Tuesday, November 15, 2011
The Pity Behind the Praise: Sunday Stilwell's post on Adventures in Extreme Parenthood today about the condescending way Ann Curry spoke to a teenager with special needs and her dad on the Today show really resonated with me, as I'm still processing a similar sort of comment made to me in church this past Sunday. It was from an older woman who usually sits in the pew behind us, someone I've often thought must wonder why I don't make my son behave better. So when she made it a point to speak to me after Mass and told me I was a very good mother, I was initially relieved and gladdened, because, well goodness, there are so many not as nice things she could have said. But it's sort of impossible for me to hear praise like that without assuming that the subtext is sympathy and regret for my burden. When I think back to how hard church was with my son in his early years, his current behavior seems unremarkable to me, and so it's a jolt when someone -- with all good intentions, in all Christian charity, entirely undeserving of my ingratitude -- acts like I'm in need of mercy. It's worse when someone does it on national television, of course, but respect and acceptance of the kid would make most parents feel better than being praised for their parenting fortitude.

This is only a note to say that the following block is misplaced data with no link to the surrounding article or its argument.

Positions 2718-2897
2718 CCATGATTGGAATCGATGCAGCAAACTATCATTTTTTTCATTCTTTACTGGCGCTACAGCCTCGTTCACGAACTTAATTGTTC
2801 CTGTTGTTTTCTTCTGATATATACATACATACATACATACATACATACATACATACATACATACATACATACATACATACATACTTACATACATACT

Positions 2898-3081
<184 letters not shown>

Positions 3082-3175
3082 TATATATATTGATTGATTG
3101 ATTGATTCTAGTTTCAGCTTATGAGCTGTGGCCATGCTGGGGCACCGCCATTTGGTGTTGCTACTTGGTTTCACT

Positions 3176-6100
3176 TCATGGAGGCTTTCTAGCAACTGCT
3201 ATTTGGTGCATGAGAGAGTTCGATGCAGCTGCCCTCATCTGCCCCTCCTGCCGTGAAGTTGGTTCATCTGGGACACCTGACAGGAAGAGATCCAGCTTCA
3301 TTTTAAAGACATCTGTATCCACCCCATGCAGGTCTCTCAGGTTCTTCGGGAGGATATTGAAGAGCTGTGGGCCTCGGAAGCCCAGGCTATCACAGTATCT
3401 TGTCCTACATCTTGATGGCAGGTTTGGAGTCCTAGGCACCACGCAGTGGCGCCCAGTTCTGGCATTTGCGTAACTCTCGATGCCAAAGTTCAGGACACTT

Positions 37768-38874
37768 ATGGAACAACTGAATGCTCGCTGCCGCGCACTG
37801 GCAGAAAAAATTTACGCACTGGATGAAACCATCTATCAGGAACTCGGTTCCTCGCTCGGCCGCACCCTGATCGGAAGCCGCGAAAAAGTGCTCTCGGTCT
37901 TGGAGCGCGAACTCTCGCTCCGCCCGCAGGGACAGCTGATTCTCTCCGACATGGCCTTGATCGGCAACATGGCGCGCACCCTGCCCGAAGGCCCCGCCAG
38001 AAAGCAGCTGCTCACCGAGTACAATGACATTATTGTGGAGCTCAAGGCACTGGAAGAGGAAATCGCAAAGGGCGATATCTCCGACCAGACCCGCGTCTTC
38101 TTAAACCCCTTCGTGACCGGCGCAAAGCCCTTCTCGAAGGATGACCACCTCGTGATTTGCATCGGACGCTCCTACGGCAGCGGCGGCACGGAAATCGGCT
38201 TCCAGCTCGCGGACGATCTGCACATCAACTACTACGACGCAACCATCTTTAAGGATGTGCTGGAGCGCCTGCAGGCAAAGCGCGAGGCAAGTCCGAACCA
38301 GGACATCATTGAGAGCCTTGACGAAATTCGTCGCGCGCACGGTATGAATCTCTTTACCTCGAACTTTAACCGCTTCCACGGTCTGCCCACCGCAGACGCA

Posted by Terri Mauro at 6:41 PM